Braun Strowman, who is currently the hottest star in the company, was trained at the Performance Center but barely wrestled in NXT. When WWE brought him up to the main roster, Strowman was with no exaggeration quite possibly the most inept, awful wrestler in the whole company. For a long time, he was kept in simple squash matches in which he quickly dispatched anonymous local wrestlers, before finally being bumped up to the main event level. It should have been a miserable failure, but somehow, he managed to swim, not sink. Strowman had some of the most compelling WWE matches of 2017 against The Big Show, who’s on the verge of retirement, and he also did great as a character despite being written like a horror movie monster.
This is not a thing that usually happens, but everything clearly clicked for him once he started working with and learning from veteran talent. The same thing has happened for Elias, a fellow NXT alum who does a drifter musician gimmick and is currently feuding with Strowman. Unlike Braun, though, Elias was a pro wrestler for years before he was signed. Elias built a base of fans for his gimmick in NXT, but he wasn’t anything special in the ring. Like Strowman, though, he’s improved dramatically working with veterans, both in the ring and in terms of confidence in his verbal ability and gimmick.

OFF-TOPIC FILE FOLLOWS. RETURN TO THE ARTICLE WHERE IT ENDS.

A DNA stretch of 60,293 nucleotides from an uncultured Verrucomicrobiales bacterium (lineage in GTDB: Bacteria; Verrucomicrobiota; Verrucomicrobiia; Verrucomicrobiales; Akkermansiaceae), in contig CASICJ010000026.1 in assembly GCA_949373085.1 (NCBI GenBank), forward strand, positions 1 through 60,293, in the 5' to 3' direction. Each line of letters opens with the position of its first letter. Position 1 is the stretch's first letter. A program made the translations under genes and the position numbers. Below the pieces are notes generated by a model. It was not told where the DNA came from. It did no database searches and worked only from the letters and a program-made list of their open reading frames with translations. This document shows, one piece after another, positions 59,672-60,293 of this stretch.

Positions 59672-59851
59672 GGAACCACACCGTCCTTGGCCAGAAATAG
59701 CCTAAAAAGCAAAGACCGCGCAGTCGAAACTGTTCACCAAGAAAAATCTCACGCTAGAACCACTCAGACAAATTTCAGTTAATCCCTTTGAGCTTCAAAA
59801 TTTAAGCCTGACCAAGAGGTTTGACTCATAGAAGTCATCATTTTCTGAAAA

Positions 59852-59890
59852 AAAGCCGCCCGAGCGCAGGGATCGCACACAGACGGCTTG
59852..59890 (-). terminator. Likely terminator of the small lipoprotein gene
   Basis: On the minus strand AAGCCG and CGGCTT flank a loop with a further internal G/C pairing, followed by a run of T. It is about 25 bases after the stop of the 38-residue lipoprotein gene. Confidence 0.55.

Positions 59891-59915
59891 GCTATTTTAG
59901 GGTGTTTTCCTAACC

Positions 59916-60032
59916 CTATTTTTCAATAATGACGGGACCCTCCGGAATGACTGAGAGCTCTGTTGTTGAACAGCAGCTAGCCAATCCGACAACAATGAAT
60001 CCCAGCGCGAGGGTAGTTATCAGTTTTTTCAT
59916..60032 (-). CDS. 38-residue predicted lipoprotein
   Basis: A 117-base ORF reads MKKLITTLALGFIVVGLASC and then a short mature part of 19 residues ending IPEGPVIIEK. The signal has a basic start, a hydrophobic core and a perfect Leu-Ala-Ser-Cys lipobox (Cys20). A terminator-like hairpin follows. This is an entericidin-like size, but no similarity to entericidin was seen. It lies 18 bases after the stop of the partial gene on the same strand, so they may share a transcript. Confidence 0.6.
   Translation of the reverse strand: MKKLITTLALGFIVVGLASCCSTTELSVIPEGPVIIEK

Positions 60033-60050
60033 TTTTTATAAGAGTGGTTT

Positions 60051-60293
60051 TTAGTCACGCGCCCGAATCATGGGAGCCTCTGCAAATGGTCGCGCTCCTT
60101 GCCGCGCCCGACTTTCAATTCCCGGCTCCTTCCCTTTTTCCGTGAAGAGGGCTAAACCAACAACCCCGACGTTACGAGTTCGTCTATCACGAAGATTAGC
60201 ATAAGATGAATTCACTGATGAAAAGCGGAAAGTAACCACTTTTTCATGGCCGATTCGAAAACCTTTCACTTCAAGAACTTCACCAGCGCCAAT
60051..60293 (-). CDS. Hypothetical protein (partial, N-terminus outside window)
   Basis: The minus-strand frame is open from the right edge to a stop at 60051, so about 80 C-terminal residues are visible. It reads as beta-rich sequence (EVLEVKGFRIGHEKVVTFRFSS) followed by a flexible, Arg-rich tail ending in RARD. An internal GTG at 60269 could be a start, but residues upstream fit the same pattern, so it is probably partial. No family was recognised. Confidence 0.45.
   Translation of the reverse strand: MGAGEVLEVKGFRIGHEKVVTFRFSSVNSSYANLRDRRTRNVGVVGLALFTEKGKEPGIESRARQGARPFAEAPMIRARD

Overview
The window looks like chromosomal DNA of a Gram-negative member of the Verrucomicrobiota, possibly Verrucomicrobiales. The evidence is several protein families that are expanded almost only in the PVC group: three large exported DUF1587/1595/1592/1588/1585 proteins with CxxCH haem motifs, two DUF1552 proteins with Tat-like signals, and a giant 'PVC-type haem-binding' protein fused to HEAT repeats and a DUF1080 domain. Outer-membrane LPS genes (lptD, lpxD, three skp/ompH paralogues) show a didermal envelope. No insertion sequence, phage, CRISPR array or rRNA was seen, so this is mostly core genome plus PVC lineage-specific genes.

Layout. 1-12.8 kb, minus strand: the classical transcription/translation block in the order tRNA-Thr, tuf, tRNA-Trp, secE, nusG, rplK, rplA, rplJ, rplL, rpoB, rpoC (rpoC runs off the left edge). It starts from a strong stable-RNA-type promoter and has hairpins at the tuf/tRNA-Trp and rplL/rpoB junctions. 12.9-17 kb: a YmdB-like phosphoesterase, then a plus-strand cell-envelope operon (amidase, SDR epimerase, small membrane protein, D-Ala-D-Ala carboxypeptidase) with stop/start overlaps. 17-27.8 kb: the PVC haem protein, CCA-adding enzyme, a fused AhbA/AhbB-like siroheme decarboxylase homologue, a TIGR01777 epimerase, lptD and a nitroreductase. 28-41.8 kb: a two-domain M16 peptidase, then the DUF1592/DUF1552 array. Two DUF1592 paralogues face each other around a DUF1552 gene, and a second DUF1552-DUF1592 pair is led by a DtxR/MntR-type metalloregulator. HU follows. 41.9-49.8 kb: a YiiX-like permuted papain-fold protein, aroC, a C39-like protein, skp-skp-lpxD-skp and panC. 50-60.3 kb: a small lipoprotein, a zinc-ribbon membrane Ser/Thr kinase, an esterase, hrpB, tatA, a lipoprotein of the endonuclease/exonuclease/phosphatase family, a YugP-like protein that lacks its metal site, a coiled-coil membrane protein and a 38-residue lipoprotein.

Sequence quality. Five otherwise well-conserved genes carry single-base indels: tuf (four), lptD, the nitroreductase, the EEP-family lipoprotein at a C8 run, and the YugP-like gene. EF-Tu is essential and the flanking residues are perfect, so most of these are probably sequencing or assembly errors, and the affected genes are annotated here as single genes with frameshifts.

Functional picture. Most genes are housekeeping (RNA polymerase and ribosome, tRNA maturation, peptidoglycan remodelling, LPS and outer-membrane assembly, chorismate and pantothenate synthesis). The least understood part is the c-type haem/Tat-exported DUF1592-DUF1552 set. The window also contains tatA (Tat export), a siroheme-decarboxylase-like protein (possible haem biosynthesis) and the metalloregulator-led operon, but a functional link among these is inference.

With all of NXT’s success, is it even a developmental brand anymore?